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Vitamin Deficiencies in Chronic Kidney Disease, Forgotten Realms

      Related Articles, p. 360, p. 380, and p. 407
      Notwithstanding the importance of nutritional deficiencies in the etiology and associated adverse outcomes of the protein energy wasting syndrome of chronic kidney disease (CKD),
      • Carrero J.J.
      • Stenvinkel P.
      • Cuppari L.
      • et al.
      Etiology of the protein-energy wasting syndrome in chronic kidney disease: a consensus statement from the International Society of Renal Nutrition and Metabolism (ISRNM).
      the knowledge of the burden and bioactivity of many nutrients and their effect on the health of the patients with CKD is very incomplete. This is relevant for defining desirable intake ranges of energy-producing nutrients, such as carbohydrates, proteins, and fats, as well as vitamins, minerals, and trace elements. Without sufficient data and understanding, the use of nutritional supplements to prevent inadequate intake may result in either excessive or insufficient intake of micronutrients for people with CKD, with consequences in many cases yet to be explored.
      Micronutrients are excellent examples of this scientific void. Vitamins, minerals, and trace elements are essential to metabolic function. In a person without a chronic disease, variable intake of these nutrients is typically sufficient to allow normal functionality due to tight regulation. Increasing bioavailability and decreasing excretion are two mechanisms which work well to regulate micronutrient concentrations with day-to-day variations in intake. However, when a person has a chronic condition which impacts intake, absorption, utilization, and/or excretion of nutrients, the ability to maintain optimal concentration of any one nutrient is compromised. This is certainly a truism in the setting of CKD, and one with which we are probably all familiar. Contemporary reports of CKD describe the commonness of vitamin deficiencies, affecting in general around 50% of screened patients.
      • Luis D.
      • Zlatkis K.
      • Comenge B.
      • et al.
      Dietary quality and adherence to dietary recommendations in patients undergoing hemodialysis.
      • Khoueiry G.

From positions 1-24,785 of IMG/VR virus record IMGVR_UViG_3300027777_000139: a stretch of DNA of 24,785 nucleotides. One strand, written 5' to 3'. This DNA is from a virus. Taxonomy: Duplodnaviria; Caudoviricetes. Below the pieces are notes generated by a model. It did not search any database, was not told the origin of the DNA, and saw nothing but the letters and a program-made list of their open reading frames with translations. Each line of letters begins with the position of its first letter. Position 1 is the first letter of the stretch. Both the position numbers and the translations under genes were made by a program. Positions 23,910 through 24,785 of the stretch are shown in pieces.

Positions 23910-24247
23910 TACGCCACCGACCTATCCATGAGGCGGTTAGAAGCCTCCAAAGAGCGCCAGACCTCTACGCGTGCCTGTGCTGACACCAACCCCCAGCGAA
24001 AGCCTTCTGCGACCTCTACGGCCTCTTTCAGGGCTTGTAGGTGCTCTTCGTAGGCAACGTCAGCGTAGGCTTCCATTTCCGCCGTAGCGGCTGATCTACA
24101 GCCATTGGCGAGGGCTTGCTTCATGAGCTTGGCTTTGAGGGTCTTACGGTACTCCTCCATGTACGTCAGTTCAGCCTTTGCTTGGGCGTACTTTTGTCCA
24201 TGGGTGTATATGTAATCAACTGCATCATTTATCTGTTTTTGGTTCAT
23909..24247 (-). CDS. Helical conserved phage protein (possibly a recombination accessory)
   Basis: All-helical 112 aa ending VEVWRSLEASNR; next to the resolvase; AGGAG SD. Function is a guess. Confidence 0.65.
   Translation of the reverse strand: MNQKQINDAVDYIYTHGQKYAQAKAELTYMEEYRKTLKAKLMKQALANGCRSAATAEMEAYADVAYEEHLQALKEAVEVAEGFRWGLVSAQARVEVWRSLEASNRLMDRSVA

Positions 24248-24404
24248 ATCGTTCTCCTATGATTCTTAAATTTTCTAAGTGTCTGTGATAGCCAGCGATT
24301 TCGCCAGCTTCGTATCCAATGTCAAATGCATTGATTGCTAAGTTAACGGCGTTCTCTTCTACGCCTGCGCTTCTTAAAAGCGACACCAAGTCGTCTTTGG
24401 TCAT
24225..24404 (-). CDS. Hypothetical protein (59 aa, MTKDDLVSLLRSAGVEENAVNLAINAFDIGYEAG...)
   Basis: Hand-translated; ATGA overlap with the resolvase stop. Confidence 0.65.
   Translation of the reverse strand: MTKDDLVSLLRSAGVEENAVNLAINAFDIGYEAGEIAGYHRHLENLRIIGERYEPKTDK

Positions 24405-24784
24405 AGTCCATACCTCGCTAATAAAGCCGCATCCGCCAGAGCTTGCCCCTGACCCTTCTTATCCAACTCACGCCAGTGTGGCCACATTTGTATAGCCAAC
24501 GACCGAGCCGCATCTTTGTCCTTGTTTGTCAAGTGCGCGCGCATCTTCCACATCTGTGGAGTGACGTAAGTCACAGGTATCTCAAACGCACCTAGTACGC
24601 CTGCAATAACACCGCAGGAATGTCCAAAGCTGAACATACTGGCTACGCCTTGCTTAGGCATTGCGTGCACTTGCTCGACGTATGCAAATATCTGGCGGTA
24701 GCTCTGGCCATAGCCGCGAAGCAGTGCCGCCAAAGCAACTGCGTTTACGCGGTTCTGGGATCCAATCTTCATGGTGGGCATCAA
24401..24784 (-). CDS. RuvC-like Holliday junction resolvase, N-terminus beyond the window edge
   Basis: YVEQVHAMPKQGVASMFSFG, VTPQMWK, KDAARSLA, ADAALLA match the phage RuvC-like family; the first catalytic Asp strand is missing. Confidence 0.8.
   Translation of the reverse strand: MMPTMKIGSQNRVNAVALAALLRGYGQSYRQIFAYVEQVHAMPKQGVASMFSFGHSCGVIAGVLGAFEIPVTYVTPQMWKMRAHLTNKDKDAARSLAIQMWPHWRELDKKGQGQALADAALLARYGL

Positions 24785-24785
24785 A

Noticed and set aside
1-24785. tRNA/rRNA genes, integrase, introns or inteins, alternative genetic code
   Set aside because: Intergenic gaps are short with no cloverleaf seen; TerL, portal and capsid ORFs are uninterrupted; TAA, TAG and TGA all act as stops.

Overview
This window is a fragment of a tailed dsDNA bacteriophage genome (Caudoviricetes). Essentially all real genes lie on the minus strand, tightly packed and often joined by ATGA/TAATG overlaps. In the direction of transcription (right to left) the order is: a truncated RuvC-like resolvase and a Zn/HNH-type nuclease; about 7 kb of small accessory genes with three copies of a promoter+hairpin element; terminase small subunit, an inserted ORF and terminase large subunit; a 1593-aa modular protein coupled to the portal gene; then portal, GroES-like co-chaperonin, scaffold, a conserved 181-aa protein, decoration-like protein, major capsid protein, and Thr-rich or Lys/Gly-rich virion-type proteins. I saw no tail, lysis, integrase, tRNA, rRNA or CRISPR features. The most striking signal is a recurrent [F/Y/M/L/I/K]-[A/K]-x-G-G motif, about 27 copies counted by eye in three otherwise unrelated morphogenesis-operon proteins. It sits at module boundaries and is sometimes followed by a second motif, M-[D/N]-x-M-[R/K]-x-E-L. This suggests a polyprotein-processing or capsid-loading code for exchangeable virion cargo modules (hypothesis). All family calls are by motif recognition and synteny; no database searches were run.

• Waked A.
      • Goldman M.
      • et al.
      Dietary intake in hemodialysis patients does not reflect a heart healthy diet.
      • Luttrell K.J.
      • Beto J.A.
      • Tangney C.C.
      Selected nutrition practices of women on hemodialysis and peritoneal dialysis: observations from the NKF-CRN Second National Research Question Collaborative Study.
      • Therrien M.
      • Byham-Gray L.
      • Denmark R.
      • et al.
      Comparison of dietary intake among women on maintenance dialysis to a Women's Health Initiative cohort: results from the NKF-CRN Second National Research Question Collaborative Study.
      • Therrien M.
      • Byham-Gray L.
      • Beto J.
      A review of dietary intake studies in maintenance dialysis patients.
      In the United States, as in many other countries, established dietary reference intakes (DRIs) have been produced based on expert consensus and systematic reviews of the literature. DRI ranges and optimal intake levels are based on the assumption of a healthy population,

      Interactive DRI Glossary. https://fnic.nal.usda.gov/interactive-dri-glossary. Accessed July 1, 2016.

      with recommended dietary allowances (RDAs) defined as “the average daily dietary nutrient intake level sufficient to meet the nutrient requirement of nearly all (97%-98%) healthy individuals in a particular life stage and gender group”.
      Although DRIs and RDAs are important for public health targets and policies, they fall short when working with patients with chronic diseases and particularly those with CKD.
      • Steiber A.L.
      • Kopple J.D.
      Vitamin status and needs for people with stages 3-5 chronic kidney disease.
      The Kidney Disease Outcomes Quality Initiative (KDOQI)
      Clinical practice guidelines for nutrition in chronic renal failure. K/DOQI, National Kidney Foundation.
      and European Renal Best Practice
      • Fouque D.
      • Vennegoor M.
      • ter Wee P.
      • et al.
      EBPG guideline on nutrition.
      guidelines generally suggest that “…it is prudent to supplement, rather than risk deficiency, especially when supplementation is safe at the recommended levels…”. A problem in that statement is that, with few exceptions, recommended levels for most vitamins are mostly based on extrapolation from RDAs. Unfortunately, limited amounts of vitamin data exist in the literature on patients with CKD, with a representativeness and design that makes it difficult to determine whether the vitamin status is altered due to the disease state per se or due to signs and symptoms from or treatment of the disease (e.g., nausea or anorexia from uremia or diet restrictions and medications used to manage CKD).